Pooh à la Ernest Hemingway. I bloody love this.
I’ve been a fan of the work of television writers Craig Cash and Caroline Aherne for a number of years — from the more obscure Mrs Merton and Malcolm to The Royle Family, clips of which you can see below.
Mrs Merton and Malcolm Clip.
The Royle Family Clip.
I was therefore pleased to hear that Cash had teamed up with another of his co-writers, Phil Mealy — with whom he wrote the excellent Early Doors — to create a new three-part comedy drama starring Steve Coogan entitled Sunshine.
Early Doors Clip.
The first episode aired last Tuesday and, as prepared as I was to be disappointed, I have to say that so far it seems to be their best work yet. Blending comedy and pathos with a simplicity that is incredibly deceptive, Cash and Mealy tell a story about a gambler’s addiction and the effect it has on his family with an honesty that, in places, is incredibly touching. One particular scene featuring grandfather and grandson — the “heroic” grandfather telling how he got Adolf Hitler in a head lock and, a number of years later, designed Concorde — was almost beautiful to watch.
Like much of their work, you either get it or you don’t. The characters in many respects are incredibly real and because they have a habit of reminding the viewer of people they know or have known, they can at times be oddly comforting — nostalgic, almost.
I’ve yet to find a YouTube clip, but I will keep looking. UK viewers, however, can still catch the first episode on the BBC’s iPlayer. Take a look. You might enjoy it as much as I did.
Death comes to us all. There’s a cheery thought for a Sunday afternoon. The Grim Reaper gives a swing of his sythe and before we know it, that’s that. It’s little use bemoaning or denying the fact, one day — hopefully far into the future — we are all destined to cop it.
So what can we do in the meantime but laugh at the possibility? After all, if you don’t laugh at the ridiculousness of it all, what else is there to do but hope for an afterlife? (And you all know my views on that!)
With this in mind — and in an attempt to lift your spirits after such a depressing opening — I thought I’d share some of my favourite famous last words with you. I’m not sure just how genuine they are and, frankly, I can’t be arsed verifying them (it’s not like they’re going to sue me, now, is it?) So take them with a pinch of salt and bear in mind that I’m sharing them because I believe that if they aren’t true, they bloody well should be!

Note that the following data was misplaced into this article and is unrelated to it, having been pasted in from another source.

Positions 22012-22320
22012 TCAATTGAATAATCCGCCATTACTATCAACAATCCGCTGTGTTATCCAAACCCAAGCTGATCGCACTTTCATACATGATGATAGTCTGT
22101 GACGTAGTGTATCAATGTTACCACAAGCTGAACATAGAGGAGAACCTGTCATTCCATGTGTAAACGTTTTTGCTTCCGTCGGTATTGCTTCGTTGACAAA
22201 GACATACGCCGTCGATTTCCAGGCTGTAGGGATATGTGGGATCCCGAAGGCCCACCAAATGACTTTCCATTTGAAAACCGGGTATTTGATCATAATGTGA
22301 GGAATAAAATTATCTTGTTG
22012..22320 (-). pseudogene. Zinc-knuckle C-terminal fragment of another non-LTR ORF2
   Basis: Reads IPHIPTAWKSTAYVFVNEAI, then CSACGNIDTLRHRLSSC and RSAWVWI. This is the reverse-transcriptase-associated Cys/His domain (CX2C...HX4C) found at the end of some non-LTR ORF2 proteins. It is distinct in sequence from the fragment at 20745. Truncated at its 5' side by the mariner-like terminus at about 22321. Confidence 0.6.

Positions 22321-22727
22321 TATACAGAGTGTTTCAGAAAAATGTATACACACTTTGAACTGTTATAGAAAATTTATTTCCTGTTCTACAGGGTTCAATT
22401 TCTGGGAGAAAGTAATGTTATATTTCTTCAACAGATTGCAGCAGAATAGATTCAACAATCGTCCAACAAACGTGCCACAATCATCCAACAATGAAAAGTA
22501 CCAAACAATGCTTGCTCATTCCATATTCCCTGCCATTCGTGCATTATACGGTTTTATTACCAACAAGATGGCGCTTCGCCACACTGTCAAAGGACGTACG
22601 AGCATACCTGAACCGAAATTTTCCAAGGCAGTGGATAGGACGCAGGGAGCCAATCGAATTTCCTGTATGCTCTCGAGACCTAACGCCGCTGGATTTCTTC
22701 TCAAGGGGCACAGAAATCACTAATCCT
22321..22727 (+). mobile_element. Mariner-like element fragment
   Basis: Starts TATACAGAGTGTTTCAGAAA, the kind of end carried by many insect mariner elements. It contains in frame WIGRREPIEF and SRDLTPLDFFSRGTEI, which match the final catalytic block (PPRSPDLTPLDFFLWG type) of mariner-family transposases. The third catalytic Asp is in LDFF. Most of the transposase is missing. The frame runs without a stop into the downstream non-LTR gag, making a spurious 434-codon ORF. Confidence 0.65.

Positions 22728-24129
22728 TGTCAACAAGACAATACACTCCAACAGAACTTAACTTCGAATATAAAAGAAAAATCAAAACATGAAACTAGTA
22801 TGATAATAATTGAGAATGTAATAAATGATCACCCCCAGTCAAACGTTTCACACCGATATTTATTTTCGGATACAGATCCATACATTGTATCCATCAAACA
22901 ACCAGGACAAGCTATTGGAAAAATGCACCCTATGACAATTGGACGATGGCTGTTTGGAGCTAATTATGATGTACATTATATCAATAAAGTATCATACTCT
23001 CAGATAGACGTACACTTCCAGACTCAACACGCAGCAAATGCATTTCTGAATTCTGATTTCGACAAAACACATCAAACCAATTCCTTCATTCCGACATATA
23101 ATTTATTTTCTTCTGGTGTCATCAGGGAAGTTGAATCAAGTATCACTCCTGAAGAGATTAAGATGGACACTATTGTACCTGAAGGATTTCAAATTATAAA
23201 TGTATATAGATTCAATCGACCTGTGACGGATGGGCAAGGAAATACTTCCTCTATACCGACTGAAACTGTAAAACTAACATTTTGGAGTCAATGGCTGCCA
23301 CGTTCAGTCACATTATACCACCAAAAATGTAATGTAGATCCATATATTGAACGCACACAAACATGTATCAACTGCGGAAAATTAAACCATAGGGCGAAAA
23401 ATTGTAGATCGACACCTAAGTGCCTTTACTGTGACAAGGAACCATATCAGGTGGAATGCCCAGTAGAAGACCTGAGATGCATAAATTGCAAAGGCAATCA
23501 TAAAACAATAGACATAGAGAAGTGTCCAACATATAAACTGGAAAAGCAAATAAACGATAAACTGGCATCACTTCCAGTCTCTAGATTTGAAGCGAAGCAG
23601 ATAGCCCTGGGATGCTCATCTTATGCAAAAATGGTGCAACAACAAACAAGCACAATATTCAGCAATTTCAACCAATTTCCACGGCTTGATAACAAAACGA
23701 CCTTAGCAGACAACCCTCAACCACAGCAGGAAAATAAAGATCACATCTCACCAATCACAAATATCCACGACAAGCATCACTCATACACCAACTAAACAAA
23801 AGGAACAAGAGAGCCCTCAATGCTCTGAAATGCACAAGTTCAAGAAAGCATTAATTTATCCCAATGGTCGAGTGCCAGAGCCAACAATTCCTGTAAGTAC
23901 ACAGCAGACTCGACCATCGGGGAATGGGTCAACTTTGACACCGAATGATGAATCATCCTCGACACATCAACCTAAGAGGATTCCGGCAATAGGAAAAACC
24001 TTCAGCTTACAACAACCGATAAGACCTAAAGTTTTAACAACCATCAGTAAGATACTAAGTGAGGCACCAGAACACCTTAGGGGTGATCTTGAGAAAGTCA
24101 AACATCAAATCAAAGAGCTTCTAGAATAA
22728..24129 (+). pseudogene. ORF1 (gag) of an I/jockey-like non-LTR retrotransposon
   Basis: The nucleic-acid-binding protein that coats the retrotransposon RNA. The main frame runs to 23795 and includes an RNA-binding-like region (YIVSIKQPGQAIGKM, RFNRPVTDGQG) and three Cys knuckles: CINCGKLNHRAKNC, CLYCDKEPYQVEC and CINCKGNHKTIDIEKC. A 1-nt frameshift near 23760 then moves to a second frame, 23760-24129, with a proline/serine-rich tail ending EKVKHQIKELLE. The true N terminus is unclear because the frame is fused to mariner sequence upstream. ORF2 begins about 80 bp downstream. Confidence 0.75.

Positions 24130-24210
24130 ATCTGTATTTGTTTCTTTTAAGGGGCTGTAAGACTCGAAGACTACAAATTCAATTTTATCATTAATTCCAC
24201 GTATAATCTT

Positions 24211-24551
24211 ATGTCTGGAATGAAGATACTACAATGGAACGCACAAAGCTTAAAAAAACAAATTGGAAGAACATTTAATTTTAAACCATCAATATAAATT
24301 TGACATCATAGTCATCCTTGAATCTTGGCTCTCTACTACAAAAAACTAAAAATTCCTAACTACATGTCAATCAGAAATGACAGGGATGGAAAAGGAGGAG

- “I’ve never felt better.” — Douglas Fairbanks Sr.
- “I’ve had eighteen straight whiskies, I think that’s the record…” — Dylan Thomas.
- “Woe is me. Methinks I’m turning into a god.” — Vespasian, Roman Emperor. (I always find such ambition impressive!)
- “I’d hate to die twice. It’s so boring.” — Richard Feynman. (I couldn’t leave Richard out now, could I?)
- “Damn it . . . Don’t you dare ask God to help me.” — Joan Crawford. (Once a bitch, always a bitch — good luck, God!)
- “I do not have to forgive my enemies. I have had them all shot.” — Ramon Narvaez, 18th-century Spanish politician and general.
- “Tomorrow, I shall no longer be here.” — Nostradamus. (Now why couldn’t he be as clear and concise with the rest of his sodding prophesies!)
- “Do you know where I can get any shit?” — Lenny Bruce.
A promo clip from the upcoming Little Britain USA series…
I was, alas, too young to listen to The Goons the first time around but over the years I’ve heard bits and pieces of them here and there. Today, however I stumbled across the clip below and have been catching up with some of the stuff I’d missed. The simple humour, the naivete of character… delightful, clever and hilarious.
More delights from the wit that is George Carlin — this time on “soft language.”
I was going to write a “proper” post today but — what with having tech issues (which delayed the start of my writing day) — I’m afraid I’ve had neither the time nor the inspiration.
So I’m going to share this new discovery with you, instead. New to me, at least. A genuinely clever and funny comedian called George Carlin.
WARNING: Contains stong language.